Injection and Transport of Bacteria in Nanotube-Vesicle Network
Artikel i vetenskaplig tidskrift, 2008

Microinjection of bacteria (the MG1655 strain of E. coli.) into unilamellar lipid vesicles contained in surface-immobilized nanotube-vesicle networks is demonstrated. Injected baceria can not escape from one vesicle to another as the size of interconnecting nanotubes is too small (~200 nm in diameter) to allow for entry. Bacteria can, however, be moved from one vesicle to another by using Marangoni flows. Thus, single or several species can be transferred to a neighboring vesicle at will. The technique offers new possibilities for live matter functionalization into synthetic host networks, and may provide a means of studying the effect of compartmentalization and chemical species on a single bacterium. Thus, it may serve as an experimental platform to study how vesicle-encapsulated bacteria evade destruction in macrophages or how bacteria surf along thin membrane nanotubes toward connected macrophage cell bodies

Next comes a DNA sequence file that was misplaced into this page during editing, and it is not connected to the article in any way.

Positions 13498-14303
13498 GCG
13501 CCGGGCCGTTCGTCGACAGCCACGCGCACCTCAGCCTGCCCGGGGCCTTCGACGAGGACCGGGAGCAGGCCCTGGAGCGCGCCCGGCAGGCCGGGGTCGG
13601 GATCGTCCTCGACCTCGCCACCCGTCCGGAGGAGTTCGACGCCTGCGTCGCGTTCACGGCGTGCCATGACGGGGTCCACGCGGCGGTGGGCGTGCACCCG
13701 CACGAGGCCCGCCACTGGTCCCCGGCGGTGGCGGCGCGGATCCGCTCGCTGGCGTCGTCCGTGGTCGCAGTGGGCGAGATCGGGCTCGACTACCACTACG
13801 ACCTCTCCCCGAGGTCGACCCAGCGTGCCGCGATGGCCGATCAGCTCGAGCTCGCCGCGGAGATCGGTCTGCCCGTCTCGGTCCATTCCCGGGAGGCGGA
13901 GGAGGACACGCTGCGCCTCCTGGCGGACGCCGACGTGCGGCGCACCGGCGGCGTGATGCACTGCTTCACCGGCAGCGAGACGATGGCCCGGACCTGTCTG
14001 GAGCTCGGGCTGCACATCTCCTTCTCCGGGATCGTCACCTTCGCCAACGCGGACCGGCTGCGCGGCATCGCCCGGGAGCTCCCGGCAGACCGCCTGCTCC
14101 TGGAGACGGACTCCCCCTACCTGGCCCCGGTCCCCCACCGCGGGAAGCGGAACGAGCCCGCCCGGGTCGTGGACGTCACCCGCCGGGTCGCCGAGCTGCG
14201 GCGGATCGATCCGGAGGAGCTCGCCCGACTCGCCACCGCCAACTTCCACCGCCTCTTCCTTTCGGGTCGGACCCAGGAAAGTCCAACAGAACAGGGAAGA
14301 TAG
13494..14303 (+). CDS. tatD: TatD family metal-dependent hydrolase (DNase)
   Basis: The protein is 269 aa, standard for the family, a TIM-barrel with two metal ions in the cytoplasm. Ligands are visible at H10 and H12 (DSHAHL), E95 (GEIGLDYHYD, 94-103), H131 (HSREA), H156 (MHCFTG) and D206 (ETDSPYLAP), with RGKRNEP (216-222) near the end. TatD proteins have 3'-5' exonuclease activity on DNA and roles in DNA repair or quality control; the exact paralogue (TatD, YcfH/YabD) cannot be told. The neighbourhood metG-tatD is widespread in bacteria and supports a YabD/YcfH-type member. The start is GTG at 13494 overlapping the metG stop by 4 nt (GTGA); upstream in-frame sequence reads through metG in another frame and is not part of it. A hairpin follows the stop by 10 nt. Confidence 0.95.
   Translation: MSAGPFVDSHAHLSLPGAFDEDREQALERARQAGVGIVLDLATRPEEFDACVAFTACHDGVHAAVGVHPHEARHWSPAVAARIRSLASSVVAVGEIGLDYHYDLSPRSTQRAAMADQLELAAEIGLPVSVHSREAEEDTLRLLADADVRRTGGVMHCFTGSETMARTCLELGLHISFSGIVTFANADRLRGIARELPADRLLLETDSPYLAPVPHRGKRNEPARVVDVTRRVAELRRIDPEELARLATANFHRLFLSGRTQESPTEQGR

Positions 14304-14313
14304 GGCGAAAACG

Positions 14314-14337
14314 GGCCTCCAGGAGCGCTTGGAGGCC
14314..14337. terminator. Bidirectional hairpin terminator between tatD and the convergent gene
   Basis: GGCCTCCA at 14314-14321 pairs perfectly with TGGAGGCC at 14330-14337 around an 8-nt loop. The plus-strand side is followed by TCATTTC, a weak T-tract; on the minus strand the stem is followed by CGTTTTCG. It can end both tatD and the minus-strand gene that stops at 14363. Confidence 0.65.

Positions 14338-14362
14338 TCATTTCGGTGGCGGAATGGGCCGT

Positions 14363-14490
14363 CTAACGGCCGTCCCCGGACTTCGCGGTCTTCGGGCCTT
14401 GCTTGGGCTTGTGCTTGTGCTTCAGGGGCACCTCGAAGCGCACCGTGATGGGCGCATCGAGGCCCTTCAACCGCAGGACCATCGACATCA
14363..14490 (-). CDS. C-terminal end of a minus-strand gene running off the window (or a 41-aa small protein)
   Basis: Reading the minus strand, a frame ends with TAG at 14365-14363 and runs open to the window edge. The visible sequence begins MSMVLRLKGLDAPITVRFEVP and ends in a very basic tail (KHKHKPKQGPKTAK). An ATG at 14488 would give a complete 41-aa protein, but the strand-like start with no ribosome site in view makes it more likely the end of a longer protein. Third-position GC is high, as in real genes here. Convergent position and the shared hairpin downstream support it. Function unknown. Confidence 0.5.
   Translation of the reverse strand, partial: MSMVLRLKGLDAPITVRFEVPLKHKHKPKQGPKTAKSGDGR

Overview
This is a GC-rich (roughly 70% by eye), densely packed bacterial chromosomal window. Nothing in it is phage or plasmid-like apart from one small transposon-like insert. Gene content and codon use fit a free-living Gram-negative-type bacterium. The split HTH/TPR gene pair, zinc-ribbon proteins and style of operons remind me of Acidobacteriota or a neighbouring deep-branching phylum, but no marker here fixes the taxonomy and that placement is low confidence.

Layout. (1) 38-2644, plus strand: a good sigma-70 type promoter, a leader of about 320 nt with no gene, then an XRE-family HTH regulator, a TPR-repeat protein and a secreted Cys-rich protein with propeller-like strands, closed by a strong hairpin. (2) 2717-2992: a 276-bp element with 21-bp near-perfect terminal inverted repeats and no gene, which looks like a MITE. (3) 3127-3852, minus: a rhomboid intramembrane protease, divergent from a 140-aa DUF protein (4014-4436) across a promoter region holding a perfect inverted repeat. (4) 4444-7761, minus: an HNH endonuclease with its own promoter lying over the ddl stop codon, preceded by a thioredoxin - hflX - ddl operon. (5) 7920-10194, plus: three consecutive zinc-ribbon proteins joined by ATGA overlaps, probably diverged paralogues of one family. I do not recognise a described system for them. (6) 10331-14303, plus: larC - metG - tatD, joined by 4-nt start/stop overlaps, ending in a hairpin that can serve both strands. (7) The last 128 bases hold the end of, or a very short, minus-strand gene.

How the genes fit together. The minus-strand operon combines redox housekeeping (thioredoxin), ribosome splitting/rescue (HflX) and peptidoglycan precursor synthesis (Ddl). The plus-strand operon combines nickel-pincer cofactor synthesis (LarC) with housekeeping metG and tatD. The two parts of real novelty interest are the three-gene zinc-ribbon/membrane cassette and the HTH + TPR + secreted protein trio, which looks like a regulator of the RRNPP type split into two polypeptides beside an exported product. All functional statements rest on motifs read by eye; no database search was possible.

liposome

nano

naonotechnology

vesicle

networks

nanotube

Författare

Johan Hurtig

Chalmers, Kemi- och bioteknik

Owe Orwar

Chalmers, Kemi- och bioteknik, Fysikalisk kemi

Soft Matter

1744-683X (ISSN) 1744-6848 (eISSN)

Vol. 4 7 1515-1520

Ämneskategorier

Fysikalisk kemi

Kemi

DOI

10.1039/b800333e